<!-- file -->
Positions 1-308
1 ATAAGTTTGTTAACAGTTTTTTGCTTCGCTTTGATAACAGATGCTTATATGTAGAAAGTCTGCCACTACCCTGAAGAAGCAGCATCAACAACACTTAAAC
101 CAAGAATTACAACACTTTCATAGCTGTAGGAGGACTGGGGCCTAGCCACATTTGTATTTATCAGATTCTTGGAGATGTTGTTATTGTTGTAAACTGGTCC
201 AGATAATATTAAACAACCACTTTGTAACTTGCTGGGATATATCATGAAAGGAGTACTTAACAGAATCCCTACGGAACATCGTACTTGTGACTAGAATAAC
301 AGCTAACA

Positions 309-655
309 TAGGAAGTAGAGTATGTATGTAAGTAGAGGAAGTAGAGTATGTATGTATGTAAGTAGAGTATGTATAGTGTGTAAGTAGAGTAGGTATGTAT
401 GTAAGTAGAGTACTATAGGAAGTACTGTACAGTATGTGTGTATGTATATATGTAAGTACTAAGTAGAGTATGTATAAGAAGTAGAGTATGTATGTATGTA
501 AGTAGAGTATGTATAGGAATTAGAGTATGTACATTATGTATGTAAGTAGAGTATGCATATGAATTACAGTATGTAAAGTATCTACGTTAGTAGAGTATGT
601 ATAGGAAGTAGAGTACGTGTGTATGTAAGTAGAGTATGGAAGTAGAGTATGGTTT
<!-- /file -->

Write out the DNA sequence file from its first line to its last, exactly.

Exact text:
Positions 1-308
1 ATAAGTTTGTTAACAGTTTTTTGCTTCGCTTTGATAACAGATGCTTATATGTAGAAAGTCTGCCACTACCCTGAAGAAGCAGCATCAACAACACTTAAAC
101 CAAGAATTACAACACTTTCATAGCTGTAGGAGGACTGGGGCCTAGCCACATTTGTATTTATCAGATTCTTGGAGATGTTGTTATTGTTGTAAACTGGTCC
201 AGATAATATTAAACAACCACTTTGTAACTTGCTGGGATATATCATGAAAGGAGTACTTAACAGAATCCCTACGGAACATCGTACTTGTGACTAGAATAAC
301 AGCTAACA

Positions 309-655
309 TAGGAAGTAGAGTATGTATGTAAGTAGAGGAAGTAGAGTATGTATGTATGTAAGTAGAGTATGTATAGTGTGTAAGTAGAGTAGGTATGTAT
401 GTAAGTAGAGTACTATAGGAAGTACTGTACAGTATGTGTGTATGTATATATGTAAGTACTAAGTAGAGTATGTATAAGAAGTAGAGTATGTATGTATGTA
501 AGTAGAGTATGTATAGGAATTAGAGTATGTACATTATGTATGTAAGTAGAGTATGCATATGAATTACAGTATGTAAAGTATCTACGTTAGTAGAGTATGT
601 ATAGGAAGTAGAGTACGTGTGTATGTAAGTAGAGTATGGAAGTAGAGTATGGTTT